Artist finds escape from dementia, donates proceeds to the cause
When Jim Ryberg creates art, any object can stand in for a paintbrush. Chains, balloons and even flowing water are used to craft Jim's stunning abstract paintings in his assisted living apartment.
Creating art is more than just a hobby for Jim — it helps him manage symptoms of dementia. Jim, 83, also uses painting to fight the disease by donating the proceeds from his art sales to Alzheimer's care, support and research efforts.
Jim started painting 15 years ago when he was living on a hobby farm in central Minnesota. Initially he painted detailed watercolor landscapes of his farm and other nature scenes.
But by 2015, Jim found he was having trouble deciding what to paint — to the point that it became hard to even start. The process made him increasingly anxious, and he eventually found it difficult to compose recognizable images.
Art and music can enrich the lives of people living with Alzheimer's. They allow for opportunities for engagement even after dementia has progressed.
A few months later, he started getting lost in familiar places, and struggled to make basic farmhouse repairs even though he worked as a professional homebuilder. Jim visited a doctor and was diagnosed with dementia at age 76.
His doctor said a symptom of dementia can be extreme anxiety — which explained Jim's issues with painting. Jim eventually made the painful decision to stop painting and leave the farm to move into assisted living.
A couple years after moving, Jim was walking through a store when he noticed a display for a special type of art paper that mimics painting on glass. The paper doesn't absorb paint and takes four days to dry, meaning Jim could start a painting, and if he didn't like it or changed his mind, he could wipe away the paint and start over.
Jim started painting again — trading landscapes for abstract art — and found the experience extremely calming. Whenever he would paint, his anxiety would melt away.
"Now I could put some acrylic paint down and just move it around, and if I liked it, voilà, that is what I was going for," Jim says. "Four days of drying and I had a painting. And if I did not like it, I just started over with something else."
Art projects can have multiple benefits for people living with dementia. Creating art can provide a sense of accomplishment and an opportunity for self-expression.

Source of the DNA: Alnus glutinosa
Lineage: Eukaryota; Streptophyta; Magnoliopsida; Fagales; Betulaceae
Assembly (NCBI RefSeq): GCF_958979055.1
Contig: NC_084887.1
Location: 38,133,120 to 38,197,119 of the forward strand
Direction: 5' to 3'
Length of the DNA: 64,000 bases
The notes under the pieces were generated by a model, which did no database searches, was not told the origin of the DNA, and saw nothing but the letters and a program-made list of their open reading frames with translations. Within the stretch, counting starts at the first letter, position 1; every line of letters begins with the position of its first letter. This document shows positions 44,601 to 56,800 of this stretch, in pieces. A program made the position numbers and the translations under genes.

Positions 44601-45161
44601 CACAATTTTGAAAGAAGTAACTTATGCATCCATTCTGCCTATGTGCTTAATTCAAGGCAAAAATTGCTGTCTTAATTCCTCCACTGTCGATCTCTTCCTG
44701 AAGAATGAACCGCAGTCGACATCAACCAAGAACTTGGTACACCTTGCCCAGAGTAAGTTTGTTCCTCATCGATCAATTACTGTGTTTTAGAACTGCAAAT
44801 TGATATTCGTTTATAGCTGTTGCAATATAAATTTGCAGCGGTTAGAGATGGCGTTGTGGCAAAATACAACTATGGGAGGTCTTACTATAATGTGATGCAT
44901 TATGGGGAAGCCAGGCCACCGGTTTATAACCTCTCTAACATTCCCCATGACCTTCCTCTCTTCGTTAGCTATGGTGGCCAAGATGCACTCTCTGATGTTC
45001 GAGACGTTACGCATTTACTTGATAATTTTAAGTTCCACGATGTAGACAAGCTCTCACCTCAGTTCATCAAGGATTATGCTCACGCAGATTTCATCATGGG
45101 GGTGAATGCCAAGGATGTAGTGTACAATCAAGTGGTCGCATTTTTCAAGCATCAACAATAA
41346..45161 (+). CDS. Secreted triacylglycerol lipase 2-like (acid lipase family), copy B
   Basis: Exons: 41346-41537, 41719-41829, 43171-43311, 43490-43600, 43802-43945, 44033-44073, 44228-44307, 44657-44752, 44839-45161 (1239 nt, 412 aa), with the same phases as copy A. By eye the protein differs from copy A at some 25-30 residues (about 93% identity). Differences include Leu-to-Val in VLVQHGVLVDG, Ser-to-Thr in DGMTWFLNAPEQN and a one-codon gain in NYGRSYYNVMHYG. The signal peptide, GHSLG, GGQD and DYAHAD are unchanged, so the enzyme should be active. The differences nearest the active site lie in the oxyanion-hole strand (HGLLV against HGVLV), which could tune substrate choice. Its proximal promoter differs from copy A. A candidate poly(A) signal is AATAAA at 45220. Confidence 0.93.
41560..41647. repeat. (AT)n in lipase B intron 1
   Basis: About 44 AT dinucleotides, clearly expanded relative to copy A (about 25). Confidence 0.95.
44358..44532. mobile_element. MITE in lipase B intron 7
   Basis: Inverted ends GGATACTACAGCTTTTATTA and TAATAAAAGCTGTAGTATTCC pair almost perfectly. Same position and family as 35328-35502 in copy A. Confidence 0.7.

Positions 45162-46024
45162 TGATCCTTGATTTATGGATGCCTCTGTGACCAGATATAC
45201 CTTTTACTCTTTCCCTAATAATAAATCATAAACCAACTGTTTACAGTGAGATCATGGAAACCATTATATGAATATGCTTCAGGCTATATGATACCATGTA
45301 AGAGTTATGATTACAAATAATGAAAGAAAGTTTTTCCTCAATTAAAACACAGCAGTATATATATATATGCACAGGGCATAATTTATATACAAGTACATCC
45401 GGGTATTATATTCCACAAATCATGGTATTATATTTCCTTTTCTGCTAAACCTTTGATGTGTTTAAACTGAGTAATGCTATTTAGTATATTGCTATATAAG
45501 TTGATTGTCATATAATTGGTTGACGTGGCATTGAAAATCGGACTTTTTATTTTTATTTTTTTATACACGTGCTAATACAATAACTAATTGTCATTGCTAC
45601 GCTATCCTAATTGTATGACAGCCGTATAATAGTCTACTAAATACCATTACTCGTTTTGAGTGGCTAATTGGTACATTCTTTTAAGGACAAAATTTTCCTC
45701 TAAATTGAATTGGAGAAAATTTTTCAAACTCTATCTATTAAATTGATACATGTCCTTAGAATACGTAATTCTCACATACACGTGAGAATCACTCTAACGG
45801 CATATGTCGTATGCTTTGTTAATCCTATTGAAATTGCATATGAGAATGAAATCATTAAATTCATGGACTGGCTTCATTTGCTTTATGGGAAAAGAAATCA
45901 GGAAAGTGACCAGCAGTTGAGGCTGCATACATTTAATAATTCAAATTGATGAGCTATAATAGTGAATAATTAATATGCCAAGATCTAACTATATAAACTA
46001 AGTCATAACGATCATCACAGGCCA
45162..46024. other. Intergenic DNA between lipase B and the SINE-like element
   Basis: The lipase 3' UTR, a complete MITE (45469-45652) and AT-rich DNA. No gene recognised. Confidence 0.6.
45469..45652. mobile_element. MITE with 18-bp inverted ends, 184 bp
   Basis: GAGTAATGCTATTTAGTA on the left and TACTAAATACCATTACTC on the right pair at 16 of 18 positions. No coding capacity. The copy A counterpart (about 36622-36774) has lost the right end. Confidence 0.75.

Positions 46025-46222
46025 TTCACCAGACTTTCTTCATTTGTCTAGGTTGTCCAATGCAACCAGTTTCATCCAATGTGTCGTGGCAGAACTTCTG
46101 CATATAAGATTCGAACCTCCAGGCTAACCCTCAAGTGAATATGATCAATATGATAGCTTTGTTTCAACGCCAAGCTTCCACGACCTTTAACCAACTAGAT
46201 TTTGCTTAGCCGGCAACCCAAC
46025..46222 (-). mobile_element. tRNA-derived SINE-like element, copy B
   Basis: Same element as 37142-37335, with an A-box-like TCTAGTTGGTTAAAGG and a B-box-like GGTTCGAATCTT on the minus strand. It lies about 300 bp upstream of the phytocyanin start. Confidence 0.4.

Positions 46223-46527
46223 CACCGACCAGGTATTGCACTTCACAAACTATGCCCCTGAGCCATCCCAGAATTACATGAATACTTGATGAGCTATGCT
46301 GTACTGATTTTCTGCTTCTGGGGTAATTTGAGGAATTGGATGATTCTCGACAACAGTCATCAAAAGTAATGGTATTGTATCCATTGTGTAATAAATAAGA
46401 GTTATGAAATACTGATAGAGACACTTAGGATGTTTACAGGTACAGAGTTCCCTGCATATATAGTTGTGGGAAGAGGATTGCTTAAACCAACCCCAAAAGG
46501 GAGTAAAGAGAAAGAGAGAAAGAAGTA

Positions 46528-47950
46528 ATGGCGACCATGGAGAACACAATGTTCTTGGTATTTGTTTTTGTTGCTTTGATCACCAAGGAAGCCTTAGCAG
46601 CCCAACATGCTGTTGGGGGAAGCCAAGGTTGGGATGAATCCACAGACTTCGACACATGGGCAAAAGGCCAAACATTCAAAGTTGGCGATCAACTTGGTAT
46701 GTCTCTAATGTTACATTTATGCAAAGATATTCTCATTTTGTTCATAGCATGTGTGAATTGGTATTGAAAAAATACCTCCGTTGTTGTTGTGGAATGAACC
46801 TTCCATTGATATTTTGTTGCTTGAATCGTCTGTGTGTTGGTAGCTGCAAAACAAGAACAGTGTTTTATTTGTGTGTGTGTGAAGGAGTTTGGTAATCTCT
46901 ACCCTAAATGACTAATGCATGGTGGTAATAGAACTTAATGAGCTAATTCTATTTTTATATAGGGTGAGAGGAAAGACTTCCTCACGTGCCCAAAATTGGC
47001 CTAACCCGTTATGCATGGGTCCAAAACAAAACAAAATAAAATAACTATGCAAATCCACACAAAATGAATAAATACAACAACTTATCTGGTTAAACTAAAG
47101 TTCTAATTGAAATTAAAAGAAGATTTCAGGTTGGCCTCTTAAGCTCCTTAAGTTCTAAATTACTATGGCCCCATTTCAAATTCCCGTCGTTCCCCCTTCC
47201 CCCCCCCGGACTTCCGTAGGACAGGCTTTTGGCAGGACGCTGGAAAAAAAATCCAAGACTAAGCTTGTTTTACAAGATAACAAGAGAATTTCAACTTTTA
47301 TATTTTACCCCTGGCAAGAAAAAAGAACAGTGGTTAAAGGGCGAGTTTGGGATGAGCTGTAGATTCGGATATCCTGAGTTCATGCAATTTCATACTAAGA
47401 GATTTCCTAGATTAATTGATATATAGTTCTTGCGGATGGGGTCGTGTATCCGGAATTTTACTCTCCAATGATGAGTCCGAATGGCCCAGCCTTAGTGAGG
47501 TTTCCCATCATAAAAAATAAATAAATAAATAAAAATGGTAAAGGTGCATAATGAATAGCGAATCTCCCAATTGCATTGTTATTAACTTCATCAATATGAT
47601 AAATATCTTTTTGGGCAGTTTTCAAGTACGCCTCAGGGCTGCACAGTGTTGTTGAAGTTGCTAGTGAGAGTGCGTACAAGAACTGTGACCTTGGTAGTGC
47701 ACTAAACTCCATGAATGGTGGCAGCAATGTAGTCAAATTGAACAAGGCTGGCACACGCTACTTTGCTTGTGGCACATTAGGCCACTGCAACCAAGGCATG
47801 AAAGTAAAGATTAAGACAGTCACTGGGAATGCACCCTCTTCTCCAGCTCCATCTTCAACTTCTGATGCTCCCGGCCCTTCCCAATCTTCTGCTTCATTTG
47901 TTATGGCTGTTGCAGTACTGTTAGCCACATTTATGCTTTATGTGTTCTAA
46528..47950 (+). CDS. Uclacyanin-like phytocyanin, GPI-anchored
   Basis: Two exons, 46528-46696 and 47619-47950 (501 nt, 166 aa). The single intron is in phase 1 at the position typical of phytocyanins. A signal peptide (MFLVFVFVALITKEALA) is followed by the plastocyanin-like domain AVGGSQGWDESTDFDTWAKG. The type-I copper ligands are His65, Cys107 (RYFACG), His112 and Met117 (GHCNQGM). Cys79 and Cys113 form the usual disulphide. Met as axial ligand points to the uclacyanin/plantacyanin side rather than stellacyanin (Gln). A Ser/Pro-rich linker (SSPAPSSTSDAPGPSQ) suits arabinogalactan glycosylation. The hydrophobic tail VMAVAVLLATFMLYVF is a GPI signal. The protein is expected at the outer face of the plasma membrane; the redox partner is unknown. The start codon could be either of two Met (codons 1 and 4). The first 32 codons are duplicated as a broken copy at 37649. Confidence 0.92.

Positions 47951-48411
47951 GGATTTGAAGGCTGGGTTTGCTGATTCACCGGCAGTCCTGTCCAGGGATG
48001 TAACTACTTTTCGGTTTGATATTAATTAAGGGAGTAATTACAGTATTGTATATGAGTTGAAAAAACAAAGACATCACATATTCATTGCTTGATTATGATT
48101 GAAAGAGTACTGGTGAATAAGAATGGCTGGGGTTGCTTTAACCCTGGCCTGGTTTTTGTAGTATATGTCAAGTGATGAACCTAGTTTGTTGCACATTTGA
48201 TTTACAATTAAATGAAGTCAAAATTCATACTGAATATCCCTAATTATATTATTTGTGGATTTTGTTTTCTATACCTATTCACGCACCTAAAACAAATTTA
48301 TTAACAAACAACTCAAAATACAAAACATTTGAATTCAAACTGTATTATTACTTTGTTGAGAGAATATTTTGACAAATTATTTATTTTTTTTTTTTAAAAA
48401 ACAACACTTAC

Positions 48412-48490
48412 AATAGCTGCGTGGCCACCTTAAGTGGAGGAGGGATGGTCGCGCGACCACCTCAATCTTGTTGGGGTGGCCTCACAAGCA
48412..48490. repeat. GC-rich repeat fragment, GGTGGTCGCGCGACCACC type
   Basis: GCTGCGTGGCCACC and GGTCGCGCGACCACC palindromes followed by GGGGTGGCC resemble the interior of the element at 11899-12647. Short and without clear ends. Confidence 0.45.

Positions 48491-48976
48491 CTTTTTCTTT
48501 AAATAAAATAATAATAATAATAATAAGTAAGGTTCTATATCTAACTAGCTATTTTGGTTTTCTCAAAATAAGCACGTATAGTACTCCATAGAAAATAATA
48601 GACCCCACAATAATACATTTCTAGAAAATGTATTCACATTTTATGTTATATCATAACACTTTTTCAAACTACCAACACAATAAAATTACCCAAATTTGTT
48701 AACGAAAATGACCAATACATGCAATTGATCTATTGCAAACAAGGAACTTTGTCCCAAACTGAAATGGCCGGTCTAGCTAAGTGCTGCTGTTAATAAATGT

"Art-making in general and accessing creative activities can be helpful to all of us — it's another way of expressing, it calms us down and helps us de-stress," says Margaret Carlock-Russo, Ed.D., ATR-BC, ATCS, past president of the American Art Therapy Association and an expressive arts therapy educator at Prescott College. "When you access your creative expression [through art], it is nonverbal, so it alleviates the stress of having to find words for feelings that may be so intense you can't put them into words. For those with a memory or cognition issue, it can be especially challenging to express how they are feeling — yet, they can create imagery because our brains process making imagery differently than verbal communication."
Jim says rediscovering painting also gave him a renewed sense of purpose.
"I was just so excited; it was a new thing to learn," he says. "And I just couldn't wait to see what I would pick up through trial and error. It became so relaxing."
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Jim started to experiment with painting methods and techniques — like replacing brushes with household objects. He'd press paintings together to merge colors, run them under water to create otherworldly patterns and pour glue in the paint to create rippling bubbles.
Jim names each of his finished paintings with a formula: Dementia Delight #1, Dementia Delight #2 and so on. This eliminates the anxiety of deciding on a name while allowing the viewer to interpret each painting's meaning.
Although Jim has painted over 3,000 pieces, only 800 have been finalized with an assigned number. Of those, 352 paintings were selected by Jim to publicly display and sell on his website
— where people can order prints or have the artwork placed on everything from greeting cards to coffee mugs to T-shirts.
Since creating the website in 2021, Jim has donated 90% of sales to the Alzheimer's Association Minnesota-North Dakota Chapter. He has also donated several original paintings to the chapter for event auctions, with the artwork drawing the highest bid of any item.
Jim says he's proud that his passion for art can help make a difference for everyone facing the disease.
"With dementia it is really easy to get down on yourself. You get disappointed with yourself, you can't do things you used to do, you don't remember things. If you are just sitting, that is when depression can set in," he says. "Painting, it involves me totally, and that is a huge help — I don't know I have anxiety when I'm painting."
To view or purchase Jim's art, visit jim-ryberg.pixels.com.
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